Kids – Explored

Youth-Onset Diabetes: Ample Reason for Concern

If the recent news of diabetes incidence going down seemed like great news, let’s remember there’s a flip side to that. In youth, type 2 diabetes is still rising. At the American Diabetes Association (ADA) scientific meeting, researchers spelled out the implication. Youth-onset diabetes (type 2) is harsh. Complications come faster and they hit harder.

The Today-2 Study

The Today-2 study followed more than 500 youth diagnosed with type 2 diabetes in their early teens. Five died of causes mostly related to their diabetes barely more than seven years after their diagnosis. Lead researcher Philip S. Zeitler explained:

Cardiovascular risk factors are highly prevalent in the population, target organ damage is evident, and serious cardiovascular events are occurring at rates unexpected for age.

The bottom line is that many of these kids have a very rapid course both in terms of loss of glycemic control as well as development of complications.

Rising Prevalence

Alvin Powers of Vanderbilt University expressed alarm about the rise of type 2 diabetes in youth:

In pediatric diabetes clinics, in some parts of the country, there are almost as many children or adolescents with type 2 diabetes as there are with type 1 diabetes. While these studies were performed in the U.S., I think it’s an alarm throughout the world as rates of diabetes increase in other populations.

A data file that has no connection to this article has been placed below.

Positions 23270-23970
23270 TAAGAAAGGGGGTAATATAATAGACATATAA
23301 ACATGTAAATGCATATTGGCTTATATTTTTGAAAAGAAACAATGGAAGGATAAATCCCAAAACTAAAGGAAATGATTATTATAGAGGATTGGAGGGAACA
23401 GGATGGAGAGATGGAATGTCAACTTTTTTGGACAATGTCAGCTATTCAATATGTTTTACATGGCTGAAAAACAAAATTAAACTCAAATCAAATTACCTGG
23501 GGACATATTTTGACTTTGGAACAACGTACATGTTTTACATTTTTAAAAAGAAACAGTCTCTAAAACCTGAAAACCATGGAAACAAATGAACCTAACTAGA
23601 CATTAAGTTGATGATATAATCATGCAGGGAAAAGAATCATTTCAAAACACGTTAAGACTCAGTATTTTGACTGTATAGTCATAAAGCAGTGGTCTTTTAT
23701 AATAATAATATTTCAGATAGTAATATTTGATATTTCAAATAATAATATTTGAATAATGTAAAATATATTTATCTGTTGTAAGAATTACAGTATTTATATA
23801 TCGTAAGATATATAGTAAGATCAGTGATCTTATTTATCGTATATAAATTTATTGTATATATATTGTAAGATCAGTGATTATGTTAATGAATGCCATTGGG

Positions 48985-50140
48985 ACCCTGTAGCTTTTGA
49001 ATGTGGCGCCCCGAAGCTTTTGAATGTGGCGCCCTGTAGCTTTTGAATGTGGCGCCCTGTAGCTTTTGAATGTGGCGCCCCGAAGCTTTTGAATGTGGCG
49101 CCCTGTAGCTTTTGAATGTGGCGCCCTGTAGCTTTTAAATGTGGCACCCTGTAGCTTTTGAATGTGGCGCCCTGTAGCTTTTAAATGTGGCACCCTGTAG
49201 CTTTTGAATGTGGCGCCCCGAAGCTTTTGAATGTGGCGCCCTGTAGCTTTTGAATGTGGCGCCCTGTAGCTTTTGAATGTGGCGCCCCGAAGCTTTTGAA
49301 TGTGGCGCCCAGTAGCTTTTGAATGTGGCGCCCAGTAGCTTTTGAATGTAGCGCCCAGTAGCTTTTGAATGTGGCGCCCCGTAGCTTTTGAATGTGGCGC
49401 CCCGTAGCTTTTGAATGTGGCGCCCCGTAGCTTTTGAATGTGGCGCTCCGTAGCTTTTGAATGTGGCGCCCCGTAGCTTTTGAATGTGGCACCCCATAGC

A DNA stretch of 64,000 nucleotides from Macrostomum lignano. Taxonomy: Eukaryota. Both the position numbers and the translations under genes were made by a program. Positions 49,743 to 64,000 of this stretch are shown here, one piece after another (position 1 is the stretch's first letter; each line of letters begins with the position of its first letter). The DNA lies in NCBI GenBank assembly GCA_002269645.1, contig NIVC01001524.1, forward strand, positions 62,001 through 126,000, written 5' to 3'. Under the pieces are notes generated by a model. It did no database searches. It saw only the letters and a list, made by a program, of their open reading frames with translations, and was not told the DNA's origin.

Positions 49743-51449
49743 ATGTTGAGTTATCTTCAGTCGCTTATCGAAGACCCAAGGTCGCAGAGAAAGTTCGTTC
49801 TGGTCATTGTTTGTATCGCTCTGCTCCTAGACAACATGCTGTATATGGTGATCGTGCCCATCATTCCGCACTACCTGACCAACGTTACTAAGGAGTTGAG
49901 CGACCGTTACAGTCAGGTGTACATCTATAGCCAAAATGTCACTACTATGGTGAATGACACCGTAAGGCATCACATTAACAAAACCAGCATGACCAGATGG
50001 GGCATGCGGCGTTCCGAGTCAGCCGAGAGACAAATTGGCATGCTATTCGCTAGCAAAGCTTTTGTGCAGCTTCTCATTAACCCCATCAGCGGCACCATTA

This rise follows the relentless rise of childhood obesity, especially in its more severe forms.

Aggressive Treatment

Certainly, we need to figure out how to better prevent the rise of both obesity and type-2 diabetes in kids. But this cannot be an excuse for providing more adequate care. Late last year, the ADA issued guidelines for care of these youth.

At the same time, we need better options and better capacity for helping kids and families with severe childhood obesity. Continued neglect will continue to feed the rising prevalence of youth-onset diabetes.

Click here, here, here, and here for more on the Today-2 study as presented at the ADA meeting.

Kids – Explored, photograph © Tom Roeleveld / flickr

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June 10, 2019